1001 Albums You Must Die Before You Hear – Mick Jagger’s She’s The Boss

1001 Albums You Must Die Before You Hear

#27 Mick Jagger – She’s The Boss (1985)

MATT KELLY marvels at a shockingly bad album wherein Jagger uses 31 great session musicians for seemingly no reason whatsoever.

Jagger’s solo career has to be one of rock’s greatest wet firecrackers. If anyone was going to go supernova and take over the world like Phil Collins, it would be the sexy, cocky, swaggering Jagger and not, well… Phil Collins. Yet the only good Jagger’s solo career has done the world is providing endless amusement for Keith Richards.

A large part of me wanted to cover Jagger’s second album, 1987’s Primitive Cool, but admittedly that’s somewhat because of that album’s inexplicably terrible artwork. If I stick to the rules and judge the music alone, She’s The Boss takes the shit sandwich.

Rarely has so much talent (Herbie Hancock, Jeff Beck, Pete Townsend, Nile Rodgers and many more) been assembled to achieve so little. I don’t know how such a stacked lineup manages such a shitty sound but they do – listen to the aggressively repetitive, headache-inducing drum sound on opening track ‘Lonely At The Top’, the comically lame faux-cool synths on ‘Turn The Girl Loose’, or ‘Running Out Of Luck’s’ baffling messy opening.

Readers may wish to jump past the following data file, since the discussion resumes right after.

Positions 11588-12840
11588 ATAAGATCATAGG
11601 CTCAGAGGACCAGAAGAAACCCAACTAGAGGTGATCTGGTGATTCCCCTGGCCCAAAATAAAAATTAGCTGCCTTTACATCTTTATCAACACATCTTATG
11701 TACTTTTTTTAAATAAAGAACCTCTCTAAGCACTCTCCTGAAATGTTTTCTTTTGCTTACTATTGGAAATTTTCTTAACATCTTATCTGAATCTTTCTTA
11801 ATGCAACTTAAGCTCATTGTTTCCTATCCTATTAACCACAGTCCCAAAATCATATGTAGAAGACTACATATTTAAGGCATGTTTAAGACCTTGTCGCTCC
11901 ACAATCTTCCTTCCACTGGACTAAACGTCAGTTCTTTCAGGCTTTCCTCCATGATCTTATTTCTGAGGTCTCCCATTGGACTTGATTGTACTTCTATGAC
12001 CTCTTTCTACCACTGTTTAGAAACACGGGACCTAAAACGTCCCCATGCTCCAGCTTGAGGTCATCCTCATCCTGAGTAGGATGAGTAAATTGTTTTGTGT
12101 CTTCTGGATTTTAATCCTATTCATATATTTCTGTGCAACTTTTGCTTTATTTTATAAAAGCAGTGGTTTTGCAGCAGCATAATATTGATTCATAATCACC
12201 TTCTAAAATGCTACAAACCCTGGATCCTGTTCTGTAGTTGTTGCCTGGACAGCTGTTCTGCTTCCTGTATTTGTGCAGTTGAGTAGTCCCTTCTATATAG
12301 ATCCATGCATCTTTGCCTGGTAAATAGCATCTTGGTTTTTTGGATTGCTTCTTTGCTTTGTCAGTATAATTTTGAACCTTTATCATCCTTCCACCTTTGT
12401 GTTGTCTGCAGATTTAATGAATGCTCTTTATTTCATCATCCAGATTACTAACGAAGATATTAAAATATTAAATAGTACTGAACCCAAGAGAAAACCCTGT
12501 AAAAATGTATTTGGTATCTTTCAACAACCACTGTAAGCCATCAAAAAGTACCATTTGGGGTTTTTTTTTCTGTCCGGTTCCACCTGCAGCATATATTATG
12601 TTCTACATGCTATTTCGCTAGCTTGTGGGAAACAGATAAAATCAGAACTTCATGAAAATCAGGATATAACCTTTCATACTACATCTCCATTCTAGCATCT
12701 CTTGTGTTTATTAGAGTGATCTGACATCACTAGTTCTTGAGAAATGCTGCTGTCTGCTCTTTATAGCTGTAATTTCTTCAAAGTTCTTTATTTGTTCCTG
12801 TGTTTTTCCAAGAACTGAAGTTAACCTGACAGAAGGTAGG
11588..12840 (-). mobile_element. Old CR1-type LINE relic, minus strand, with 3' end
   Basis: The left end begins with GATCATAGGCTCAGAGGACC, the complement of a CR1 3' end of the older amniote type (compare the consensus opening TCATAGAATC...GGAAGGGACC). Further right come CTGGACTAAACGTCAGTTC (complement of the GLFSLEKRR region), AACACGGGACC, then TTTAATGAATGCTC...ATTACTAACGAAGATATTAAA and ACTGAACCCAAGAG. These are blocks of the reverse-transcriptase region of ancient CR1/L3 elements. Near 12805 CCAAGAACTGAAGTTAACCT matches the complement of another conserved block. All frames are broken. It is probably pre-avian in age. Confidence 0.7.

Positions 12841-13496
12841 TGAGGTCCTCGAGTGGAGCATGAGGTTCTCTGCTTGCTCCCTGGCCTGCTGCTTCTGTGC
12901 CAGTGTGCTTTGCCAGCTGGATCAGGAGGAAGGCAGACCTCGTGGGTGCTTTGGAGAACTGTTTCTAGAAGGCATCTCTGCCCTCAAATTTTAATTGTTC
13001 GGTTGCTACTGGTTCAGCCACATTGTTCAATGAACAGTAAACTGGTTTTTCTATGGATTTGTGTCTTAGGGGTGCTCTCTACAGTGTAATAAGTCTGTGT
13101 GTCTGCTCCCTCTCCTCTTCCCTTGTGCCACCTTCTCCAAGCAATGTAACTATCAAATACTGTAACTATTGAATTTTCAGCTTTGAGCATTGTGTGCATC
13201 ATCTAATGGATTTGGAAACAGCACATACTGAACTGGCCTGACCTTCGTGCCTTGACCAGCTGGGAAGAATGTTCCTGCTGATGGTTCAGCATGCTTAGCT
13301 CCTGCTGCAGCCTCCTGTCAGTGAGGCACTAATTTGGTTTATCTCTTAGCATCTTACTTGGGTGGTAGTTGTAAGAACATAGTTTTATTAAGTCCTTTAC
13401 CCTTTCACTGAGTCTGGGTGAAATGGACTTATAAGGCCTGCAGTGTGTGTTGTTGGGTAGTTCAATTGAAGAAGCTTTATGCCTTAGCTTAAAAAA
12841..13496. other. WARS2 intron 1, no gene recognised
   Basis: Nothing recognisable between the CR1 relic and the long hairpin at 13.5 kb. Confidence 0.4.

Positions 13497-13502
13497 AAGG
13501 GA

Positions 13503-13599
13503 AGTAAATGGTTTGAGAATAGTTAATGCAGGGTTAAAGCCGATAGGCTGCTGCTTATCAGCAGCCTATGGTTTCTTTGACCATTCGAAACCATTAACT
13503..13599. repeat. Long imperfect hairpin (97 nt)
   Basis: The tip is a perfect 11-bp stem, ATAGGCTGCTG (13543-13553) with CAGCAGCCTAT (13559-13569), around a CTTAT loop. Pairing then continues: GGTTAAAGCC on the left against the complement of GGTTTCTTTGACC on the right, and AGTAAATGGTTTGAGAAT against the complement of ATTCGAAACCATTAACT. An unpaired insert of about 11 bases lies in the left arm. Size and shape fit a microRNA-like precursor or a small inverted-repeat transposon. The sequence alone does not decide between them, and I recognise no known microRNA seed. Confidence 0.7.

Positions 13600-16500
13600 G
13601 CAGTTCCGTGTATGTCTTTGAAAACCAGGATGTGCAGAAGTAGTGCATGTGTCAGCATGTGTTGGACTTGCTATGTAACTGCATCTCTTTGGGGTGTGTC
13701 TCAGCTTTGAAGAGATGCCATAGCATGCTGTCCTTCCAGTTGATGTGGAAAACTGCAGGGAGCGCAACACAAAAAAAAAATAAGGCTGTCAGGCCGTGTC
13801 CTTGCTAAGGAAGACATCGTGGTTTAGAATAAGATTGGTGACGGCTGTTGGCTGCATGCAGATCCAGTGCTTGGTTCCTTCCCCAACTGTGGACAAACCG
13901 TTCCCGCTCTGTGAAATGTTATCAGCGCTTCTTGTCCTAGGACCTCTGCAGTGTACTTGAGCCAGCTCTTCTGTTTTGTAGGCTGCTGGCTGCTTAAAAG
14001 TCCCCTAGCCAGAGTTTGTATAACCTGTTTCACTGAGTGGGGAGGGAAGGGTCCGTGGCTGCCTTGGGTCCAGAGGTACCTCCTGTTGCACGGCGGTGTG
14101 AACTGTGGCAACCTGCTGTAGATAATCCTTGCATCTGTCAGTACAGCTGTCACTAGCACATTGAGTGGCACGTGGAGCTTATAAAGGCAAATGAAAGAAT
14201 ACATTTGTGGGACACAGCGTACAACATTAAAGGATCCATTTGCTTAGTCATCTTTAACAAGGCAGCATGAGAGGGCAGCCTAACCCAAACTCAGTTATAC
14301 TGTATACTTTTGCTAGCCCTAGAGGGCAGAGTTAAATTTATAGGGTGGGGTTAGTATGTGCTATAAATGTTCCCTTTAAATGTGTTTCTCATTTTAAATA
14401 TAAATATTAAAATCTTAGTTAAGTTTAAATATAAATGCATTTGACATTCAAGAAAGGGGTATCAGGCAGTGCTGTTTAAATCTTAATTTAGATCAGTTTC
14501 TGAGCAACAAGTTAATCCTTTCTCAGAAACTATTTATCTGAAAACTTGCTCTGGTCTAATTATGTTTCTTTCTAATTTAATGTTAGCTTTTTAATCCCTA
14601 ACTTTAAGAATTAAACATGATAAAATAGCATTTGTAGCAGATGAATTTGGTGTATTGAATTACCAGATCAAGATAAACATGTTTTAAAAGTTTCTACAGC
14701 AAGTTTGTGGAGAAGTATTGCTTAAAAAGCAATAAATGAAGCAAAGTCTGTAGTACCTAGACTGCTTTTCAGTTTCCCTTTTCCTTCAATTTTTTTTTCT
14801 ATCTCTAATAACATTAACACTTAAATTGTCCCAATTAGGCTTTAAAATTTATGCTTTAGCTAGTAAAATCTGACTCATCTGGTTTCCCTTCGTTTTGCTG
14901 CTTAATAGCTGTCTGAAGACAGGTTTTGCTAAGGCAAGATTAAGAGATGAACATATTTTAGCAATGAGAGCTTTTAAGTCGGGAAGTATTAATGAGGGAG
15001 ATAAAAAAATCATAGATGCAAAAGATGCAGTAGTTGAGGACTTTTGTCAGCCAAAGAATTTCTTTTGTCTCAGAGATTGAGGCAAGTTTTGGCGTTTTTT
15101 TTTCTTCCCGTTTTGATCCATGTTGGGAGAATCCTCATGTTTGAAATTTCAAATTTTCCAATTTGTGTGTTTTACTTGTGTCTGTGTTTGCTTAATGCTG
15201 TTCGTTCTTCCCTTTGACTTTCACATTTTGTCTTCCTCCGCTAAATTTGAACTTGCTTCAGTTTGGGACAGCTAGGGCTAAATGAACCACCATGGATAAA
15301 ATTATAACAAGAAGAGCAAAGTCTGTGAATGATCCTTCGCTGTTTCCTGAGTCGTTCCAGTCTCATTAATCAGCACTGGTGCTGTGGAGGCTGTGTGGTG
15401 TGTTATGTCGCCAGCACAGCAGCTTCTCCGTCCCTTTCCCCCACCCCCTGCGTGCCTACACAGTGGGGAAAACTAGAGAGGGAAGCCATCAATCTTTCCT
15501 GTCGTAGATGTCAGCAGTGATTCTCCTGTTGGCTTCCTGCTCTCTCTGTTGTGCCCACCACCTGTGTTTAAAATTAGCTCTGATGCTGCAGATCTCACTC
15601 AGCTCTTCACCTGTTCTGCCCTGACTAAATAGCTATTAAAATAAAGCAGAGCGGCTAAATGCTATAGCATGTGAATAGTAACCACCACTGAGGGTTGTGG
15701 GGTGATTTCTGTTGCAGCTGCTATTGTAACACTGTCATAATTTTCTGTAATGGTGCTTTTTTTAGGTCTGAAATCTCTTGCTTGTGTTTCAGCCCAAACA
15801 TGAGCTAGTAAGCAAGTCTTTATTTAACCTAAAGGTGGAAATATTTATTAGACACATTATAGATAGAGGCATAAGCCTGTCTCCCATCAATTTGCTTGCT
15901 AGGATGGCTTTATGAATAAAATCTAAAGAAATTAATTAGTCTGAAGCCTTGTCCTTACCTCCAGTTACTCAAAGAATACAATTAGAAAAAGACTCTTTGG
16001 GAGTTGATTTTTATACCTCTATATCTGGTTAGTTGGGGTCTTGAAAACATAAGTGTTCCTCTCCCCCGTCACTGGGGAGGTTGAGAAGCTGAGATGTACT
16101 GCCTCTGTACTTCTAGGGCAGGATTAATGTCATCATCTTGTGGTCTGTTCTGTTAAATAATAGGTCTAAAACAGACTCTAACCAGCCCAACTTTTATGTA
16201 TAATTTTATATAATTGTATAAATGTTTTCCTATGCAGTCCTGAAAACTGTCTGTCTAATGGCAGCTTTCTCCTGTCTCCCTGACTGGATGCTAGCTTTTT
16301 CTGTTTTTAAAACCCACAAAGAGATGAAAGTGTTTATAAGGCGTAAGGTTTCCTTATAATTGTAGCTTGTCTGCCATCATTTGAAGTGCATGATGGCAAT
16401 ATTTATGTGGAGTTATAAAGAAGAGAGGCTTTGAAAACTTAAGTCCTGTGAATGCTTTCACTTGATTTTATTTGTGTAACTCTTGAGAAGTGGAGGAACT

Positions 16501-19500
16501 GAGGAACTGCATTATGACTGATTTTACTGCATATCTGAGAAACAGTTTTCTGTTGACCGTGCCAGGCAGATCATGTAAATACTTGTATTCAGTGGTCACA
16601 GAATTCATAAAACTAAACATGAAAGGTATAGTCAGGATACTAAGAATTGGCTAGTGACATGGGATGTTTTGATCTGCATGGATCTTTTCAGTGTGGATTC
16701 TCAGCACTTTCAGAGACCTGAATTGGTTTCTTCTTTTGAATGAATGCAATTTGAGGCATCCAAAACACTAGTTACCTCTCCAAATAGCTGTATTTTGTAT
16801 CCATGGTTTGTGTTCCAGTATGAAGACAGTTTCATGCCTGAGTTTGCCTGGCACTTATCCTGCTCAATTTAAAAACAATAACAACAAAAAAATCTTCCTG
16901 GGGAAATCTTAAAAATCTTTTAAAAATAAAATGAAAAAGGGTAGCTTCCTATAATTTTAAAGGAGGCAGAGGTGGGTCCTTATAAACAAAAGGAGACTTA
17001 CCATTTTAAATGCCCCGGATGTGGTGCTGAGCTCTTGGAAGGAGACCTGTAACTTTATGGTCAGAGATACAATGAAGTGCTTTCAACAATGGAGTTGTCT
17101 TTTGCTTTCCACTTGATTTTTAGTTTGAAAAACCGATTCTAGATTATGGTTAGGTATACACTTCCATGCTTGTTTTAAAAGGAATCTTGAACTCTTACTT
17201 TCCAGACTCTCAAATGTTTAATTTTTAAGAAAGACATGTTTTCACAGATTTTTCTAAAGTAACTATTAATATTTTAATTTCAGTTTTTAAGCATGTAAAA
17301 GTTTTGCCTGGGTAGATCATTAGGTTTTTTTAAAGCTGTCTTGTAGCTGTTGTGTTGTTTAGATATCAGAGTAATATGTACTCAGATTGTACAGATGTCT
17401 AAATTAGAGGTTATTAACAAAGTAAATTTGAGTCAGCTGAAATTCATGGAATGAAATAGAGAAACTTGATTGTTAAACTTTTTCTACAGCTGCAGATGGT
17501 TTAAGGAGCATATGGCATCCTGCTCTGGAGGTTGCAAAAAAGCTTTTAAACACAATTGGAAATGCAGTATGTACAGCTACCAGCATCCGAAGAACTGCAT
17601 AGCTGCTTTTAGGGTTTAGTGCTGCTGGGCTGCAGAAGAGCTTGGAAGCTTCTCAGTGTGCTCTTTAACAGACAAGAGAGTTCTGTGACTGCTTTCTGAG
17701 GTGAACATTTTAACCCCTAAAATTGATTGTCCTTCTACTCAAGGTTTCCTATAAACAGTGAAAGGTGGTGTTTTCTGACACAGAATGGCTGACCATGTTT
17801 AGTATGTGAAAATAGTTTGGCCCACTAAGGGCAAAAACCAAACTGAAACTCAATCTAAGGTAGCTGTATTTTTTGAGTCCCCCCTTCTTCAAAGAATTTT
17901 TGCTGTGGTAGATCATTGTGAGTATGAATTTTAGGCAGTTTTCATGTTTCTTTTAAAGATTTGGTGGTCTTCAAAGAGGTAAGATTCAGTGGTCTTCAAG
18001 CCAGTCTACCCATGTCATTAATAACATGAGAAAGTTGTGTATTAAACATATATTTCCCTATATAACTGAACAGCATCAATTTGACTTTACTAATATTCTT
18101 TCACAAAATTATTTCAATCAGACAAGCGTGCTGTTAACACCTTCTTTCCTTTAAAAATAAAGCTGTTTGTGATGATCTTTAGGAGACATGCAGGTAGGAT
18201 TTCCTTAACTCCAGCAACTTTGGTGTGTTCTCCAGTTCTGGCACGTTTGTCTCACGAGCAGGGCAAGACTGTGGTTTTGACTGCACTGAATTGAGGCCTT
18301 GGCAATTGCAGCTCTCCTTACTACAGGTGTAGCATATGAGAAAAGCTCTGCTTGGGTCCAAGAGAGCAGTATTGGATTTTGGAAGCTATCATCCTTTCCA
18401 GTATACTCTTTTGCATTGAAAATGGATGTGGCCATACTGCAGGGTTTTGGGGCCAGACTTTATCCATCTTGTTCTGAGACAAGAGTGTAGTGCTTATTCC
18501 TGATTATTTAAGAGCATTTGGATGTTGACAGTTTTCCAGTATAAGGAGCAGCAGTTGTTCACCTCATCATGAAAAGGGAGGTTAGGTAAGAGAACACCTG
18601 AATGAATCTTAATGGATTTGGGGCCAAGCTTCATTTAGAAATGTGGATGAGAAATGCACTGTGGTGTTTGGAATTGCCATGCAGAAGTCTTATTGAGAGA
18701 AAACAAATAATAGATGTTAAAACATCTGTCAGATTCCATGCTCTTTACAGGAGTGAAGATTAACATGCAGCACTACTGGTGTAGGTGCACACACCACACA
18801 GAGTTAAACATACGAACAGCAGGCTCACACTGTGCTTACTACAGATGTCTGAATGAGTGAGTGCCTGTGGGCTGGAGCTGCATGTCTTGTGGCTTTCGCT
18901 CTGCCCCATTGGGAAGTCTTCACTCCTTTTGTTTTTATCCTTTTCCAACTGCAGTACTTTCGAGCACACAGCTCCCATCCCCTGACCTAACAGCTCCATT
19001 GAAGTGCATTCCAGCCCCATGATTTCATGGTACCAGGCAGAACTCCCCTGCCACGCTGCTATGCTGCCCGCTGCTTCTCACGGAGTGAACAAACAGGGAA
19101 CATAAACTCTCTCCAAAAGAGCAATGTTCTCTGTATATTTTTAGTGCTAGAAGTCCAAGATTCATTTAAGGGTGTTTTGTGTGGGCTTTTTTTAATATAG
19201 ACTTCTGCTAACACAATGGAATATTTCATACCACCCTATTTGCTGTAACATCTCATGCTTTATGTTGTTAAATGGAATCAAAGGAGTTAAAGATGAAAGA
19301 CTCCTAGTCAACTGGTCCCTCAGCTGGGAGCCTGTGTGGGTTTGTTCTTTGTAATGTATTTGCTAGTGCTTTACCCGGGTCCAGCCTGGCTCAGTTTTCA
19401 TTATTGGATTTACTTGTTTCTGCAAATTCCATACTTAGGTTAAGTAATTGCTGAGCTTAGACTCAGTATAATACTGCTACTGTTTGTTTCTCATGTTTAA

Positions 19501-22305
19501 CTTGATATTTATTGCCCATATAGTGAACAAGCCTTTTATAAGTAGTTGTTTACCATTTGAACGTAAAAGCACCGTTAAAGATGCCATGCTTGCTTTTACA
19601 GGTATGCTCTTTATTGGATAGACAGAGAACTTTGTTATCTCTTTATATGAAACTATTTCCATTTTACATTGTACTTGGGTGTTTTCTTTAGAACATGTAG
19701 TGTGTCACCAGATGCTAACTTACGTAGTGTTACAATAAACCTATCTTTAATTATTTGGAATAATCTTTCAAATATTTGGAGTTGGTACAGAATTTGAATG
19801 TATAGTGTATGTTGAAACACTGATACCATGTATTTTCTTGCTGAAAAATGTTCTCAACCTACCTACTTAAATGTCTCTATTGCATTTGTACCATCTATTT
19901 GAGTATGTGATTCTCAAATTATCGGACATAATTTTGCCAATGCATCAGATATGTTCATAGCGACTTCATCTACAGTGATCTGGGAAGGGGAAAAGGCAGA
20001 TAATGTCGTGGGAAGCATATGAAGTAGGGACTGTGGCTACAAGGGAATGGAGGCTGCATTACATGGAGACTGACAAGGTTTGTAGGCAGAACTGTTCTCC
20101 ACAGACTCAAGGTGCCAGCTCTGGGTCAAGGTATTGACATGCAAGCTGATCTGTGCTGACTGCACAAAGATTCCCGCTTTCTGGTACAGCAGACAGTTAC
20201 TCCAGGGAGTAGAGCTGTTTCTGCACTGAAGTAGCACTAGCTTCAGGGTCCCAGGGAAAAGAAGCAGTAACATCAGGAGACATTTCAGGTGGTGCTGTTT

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Even on simple, straightforward pop-rock like ‘Half A Loaf’, the keyboards are in the wrong place in the mix. ‘Lucky In Love’ comes closest to having a decent hooky chorus but why is it six minutes long?

And the title track – woof. Jagger and the instrumentation seem locked in a battle to show who can be more irritating, and it’s closely fought over an interminable 5:16. And through the record Beck is doing probably the worst, corniest things of his career.

The Stones updated their sound with modern pop influences on such occasions as Some Girls and Emotional Rescue, but there Jagger has Richards and Watts to keep him grounded in rock credibility. Here, a ridiculous 31 session musicians ensure the record has no cohesive sonic direction not helped by the desperate trendiness of the songwriting, resulting in a sad, plastic set.

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Matthew Kelly is the most important person in the music industry – the type of obsessive nerd without whom it would have no reason to produce box sets and nine-hour long documentaries.

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